Napoleon rose from obscurity to conquer Europe and become the symbol of French glory. But it is his downfall that is more telling when it comes to lessons for modern managers.
Historians would agree on two things about Napoleon. First, he was an extraordinary man, a self-made man. His drive, will, military genius and charisma made him a great man, a world historical figure, a man who made history. Second, by spreading revolutionary ideals and institutions, Napoleon made it impossible for the restoration of the ancient regime (Thompson, 2001). After Napoleon there was no turning back: feudalism was dead, society was secularized, the modern nation state replaced the dynastic state, and the bourgeoisie became the new class of privilege and status.
Napoleon was a real man as well as a legend. It was Napoleon himself who helped to create this legend. He wrote his memoirs while exiled on St. Helena between 1815 and 1821. He tells us his aim was to defend the Revolution and consolidate its gains (Bonaparte, 1992). He emerges as a champion of equality, a supporter of popular sovereignty, a destroyer of privilege and a lover of peace. According to Napoleon, his vision was to create a United States of Europe. He wanted to free Europe from tyranny, oppression and despotism. As we know full well, this never happened. However, he did help to consolidate many gains of the Revolution. But, such a view ignores the downside of Napoleon -- his repression of liberty, the general subversion of republicanism, and the oppression of conquered peoples.
Unlike most rulers of the times, Napoleon had no birthright to help him - no resources or wealth to propel him forward. He rose from the small annexed island of Corsica to become the symbol of French strength and glory. What he had to count on was himself, and against all odds he climbed to the top. This paper analyses Napoleon's leadership style - in defeat as well as victory - and draws useful parallels for those at the vanguard of modern business.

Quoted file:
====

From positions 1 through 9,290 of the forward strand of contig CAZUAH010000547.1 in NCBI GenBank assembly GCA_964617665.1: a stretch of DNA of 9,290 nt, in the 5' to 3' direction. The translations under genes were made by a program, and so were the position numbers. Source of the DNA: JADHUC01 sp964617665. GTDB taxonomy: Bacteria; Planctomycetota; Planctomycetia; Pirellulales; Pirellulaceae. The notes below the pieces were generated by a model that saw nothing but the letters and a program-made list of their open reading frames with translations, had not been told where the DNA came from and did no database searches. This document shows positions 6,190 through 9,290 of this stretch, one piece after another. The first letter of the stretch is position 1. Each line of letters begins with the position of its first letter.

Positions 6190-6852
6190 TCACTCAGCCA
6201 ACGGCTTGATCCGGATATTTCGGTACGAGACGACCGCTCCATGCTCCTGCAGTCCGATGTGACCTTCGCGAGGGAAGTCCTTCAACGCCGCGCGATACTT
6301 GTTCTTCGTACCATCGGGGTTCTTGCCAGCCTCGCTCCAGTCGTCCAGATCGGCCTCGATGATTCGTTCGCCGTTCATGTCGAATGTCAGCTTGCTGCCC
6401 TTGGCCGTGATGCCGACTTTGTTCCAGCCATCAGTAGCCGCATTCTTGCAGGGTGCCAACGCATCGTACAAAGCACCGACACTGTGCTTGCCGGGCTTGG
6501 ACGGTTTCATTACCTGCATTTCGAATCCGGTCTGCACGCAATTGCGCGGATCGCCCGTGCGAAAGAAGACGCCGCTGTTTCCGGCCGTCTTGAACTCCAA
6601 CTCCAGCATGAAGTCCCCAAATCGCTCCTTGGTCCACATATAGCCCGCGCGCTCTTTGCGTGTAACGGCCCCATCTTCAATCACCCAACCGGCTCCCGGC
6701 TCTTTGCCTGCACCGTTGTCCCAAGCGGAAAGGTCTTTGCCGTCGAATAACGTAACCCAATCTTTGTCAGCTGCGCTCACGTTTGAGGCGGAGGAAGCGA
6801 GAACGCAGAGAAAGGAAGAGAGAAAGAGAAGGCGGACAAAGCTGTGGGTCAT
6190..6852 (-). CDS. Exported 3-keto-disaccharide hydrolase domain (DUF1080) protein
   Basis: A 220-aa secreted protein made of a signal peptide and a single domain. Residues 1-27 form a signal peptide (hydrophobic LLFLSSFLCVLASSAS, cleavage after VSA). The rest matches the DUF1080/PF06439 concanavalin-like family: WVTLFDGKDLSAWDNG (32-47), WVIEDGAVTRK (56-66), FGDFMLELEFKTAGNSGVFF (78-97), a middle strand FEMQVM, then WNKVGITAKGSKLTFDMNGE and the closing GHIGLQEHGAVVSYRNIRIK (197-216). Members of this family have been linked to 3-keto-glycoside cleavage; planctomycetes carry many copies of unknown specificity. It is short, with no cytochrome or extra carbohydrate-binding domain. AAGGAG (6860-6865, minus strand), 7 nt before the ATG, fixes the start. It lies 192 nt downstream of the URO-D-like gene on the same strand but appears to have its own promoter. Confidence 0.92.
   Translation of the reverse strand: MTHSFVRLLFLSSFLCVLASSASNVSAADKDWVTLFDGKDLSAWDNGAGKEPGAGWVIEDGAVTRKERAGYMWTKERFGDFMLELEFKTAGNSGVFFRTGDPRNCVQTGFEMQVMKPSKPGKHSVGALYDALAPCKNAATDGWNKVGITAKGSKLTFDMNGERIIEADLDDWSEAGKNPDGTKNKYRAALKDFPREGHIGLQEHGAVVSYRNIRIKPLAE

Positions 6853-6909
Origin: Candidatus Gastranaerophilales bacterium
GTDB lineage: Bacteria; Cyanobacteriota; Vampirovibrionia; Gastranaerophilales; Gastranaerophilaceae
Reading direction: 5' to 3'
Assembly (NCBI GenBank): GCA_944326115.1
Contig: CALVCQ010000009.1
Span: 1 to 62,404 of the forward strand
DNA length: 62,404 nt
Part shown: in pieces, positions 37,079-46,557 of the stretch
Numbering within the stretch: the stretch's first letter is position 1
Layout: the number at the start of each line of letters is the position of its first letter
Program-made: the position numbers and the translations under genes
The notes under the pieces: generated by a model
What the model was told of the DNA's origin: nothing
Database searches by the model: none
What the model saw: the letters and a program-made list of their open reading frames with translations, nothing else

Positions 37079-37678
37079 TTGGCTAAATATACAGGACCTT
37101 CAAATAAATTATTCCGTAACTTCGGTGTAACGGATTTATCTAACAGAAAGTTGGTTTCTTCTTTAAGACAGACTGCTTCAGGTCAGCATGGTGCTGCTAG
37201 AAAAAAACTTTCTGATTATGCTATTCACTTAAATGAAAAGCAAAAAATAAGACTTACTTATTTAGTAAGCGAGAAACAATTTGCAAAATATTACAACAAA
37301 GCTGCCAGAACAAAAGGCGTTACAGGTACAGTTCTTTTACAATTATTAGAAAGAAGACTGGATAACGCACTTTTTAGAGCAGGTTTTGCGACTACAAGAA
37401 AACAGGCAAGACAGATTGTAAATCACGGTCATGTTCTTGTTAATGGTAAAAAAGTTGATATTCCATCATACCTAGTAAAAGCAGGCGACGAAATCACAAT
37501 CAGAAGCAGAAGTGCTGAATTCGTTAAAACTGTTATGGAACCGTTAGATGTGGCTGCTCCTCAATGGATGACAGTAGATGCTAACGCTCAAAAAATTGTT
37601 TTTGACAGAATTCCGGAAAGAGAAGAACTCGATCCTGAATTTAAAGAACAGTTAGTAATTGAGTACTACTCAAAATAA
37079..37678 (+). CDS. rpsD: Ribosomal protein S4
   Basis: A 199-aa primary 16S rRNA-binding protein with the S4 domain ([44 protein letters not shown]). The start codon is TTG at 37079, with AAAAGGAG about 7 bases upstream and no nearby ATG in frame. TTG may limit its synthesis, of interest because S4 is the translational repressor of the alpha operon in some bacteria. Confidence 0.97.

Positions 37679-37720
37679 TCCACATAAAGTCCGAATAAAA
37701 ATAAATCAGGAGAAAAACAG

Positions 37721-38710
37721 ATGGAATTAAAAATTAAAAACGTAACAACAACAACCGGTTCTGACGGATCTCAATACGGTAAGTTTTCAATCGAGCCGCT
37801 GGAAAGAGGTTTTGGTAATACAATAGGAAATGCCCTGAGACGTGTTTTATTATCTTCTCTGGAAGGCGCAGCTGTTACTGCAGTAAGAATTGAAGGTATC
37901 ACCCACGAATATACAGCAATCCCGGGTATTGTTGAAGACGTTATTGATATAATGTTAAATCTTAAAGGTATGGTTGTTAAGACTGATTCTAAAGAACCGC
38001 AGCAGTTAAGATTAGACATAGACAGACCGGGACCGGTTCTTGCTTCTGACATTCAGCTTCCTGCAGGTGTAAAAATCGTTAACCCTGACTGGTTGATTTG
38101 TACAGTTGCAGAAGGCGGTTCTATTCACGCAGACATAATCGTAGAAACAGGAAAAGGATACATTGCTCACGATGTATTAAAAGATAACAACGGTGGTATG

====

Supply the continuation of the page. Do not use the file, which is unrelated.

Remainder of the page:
Analyzing Napoleon's leadership style is one of a changing style. In the early years of his assent to power, Napoleon was not afforded the "birthright" induced style of classical leadership; therefore he relied on his charismatic and inspirational style to win his followers trust in becoming an effective leader using a visionary style of leadership.
Whether revered or despised, two facts are indisputable: Napoleon was a brilliant strategist and a larger-than-life leader. He revolutionized military strategy in two ways. First, he broke with military tradition and formed the corps d'armée, units of 10,000 to 30,000 men who formed miniature armies of infantry, artillery and cavalry. First seen in his campaign at Lodi and instrumental in the battles of Marengo and Austerlitz, the corps were dispersed in mutually supporting positions led by a general carrying out Napoleon's clear orders, but with the flexibility to respond to battle conditions. Acting under Napoleon's...